Treatment and survival rates of cancer are always the first focus of concern when treating cancer patients. But cancer survivors are now living longer and quality of life after treatment including the possibility of fertility should be considered.

There are several fertility treatment options available for the patient recently diagnosed with cancer. In patients with a male partner, IVF can be performed, embryos produced, cryopreserved and later transferred with excellent success rates. The entire IVF stimulation and egg retrieval process can be completed within 2–3 weeks. For single women or women without a male partner, IVF with donor sperm to produce embryos for storage is an option; or they could consider egg cryopreservation (see Question 79). We believe that egg cryopreservation will soon become a routine procedure in the advanced reproductive technologies and especially so for cancer patients.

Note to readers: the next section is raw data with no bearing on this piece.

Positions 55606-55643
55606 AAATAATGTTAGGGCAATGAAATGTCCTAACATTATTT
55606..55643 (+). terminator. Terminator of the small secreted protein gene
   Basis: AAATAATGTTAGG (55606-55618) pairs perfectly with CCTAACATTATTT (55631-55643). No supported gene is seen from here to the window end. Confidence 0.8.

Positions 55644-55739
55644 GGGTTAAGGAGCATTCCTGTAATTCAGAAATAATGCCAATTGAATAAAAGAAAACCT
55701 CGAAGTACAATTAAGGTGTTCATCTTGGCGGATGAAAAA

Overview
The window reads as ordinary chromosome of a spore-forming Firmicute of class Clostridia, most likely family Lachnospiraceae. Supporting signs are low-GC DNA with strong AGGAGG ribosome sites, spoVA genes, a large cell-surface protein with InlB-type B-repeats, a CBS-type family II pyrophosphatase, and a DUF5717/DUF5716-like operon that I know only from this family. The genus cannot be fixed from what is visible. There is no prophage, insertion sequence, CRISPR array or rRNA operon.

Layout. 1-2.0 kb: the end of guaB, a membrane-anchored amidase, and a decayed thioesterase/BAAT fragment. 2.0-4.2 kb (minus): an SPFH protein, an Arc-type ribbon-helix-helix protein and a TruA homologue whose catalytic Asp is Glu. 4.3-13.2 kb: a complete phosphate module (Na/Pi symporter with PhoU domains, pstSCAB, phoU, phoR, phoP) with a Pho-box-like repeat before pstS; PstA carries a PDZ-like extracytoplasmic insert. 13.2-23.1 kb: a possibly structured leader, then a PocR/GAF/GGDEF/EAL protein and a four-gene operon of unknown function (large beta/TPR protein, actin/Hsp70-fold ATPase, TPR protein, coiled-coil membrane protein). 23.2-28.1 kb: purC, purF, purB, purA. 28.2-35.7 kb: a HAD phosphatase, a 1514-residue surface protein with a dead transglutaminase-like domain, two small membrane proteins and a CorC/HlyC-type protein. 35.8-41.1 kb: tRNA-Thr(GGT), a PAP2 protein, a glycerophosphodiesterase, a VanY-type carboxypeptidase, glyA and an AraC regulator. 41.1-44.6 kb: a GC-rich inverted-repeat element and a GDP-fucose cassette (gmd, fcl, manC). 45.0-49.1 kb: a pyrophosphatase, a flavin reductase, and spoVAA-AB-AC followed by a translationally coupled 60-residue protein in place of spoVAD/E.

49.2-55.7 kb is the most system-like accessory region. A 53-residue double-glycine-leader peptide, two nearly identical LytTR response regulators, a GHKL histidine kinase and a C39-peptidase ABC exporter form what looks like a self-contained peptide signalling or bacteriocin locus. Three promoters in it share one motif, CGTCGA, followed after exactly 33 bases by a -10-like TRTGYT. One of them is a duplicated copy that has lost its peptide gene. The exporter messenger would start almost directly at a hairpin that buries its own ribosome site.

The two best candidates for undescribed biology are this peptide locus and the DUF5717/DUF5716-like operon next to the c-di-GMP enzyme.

Finally, some cancer patients have achieved successful pregnancies after later transplantation of their cryopreserved ovarian tissue. In this technique, ovarian tissue is surgically removed prior to chemotherapy or radiation therapy, banked and stored for later autotransplantation in a second surgical procedure. Obviously, egg and embryo cryopreservation have the advantage of avoiding surgery.

For additional information concerning fertility and cancer, we recommend the book 100 Questions and Answers about Fertility and Cancer by Dr. Kutluk Oktay, Lindsay Beck and Joyce Reincecke.